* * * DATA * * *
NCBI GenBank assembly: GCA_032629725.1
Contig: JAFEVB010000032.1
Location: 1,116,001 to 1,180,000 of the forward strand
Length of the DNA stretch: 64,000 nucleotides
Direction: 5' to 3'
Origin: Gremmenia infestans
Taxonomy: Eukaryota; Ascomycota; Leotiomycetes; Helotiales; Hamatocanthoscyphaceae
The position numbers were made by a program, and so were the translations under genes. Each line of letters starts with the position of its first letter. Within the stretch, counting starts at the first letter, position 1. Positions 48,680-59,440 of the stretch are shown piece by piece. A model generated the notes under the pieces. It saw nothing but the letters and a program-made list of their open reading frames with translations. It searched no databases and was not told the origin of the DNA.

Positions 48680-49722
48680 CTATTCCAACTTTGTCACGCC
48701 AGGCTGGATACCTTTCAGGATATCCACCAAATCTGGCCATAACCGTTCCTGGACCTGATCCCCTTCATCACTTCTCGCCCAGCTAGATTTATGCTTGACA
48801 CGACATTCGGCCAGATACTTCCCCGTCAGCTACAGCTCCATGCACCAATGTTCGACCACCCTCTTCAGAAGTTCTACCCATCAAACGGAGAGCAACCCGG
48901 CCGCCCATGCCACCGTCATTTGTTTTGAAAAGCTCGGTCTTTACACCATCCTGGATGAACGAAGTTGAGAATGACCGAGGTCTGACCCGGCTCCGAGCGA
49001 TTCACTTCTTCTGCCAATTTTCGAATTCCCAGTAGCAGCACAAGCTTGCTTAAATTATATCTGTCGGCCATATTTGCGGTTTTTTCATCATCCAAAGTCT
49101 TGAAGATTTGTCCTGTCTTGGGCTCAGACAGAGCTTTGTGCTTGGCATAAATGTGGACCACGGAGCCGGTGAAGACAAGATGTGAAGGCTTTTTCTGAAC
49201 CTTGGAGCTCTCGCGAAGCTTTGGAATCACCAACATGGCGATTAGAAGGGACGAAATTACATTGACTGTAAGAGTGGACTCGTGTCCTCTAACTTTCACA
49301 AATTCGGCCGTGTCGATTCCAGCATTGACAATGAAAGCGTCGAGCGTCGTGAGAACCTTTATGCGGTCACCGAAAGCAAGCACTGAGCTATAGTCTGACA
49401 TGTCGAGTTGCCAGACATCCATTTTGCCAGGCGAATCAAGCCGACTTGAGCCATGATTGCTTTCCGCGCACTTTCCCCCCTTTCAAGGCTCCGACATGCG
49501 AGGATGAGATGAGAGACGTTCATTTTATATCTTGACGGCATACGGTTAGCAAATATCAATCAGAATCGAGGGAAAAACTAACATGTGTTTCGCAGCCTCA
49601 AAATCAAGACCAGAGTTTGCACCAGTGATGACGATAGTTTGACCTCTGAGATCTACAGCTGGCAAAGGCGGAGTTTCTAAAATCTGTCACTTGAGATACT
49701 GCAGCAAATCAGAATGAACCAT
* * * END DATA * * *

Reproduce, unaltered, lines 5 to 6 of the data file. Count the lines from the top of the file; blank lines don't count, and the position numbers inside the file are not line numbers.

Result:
Direction: 5' to 3'
Origin: Gremmenia infestans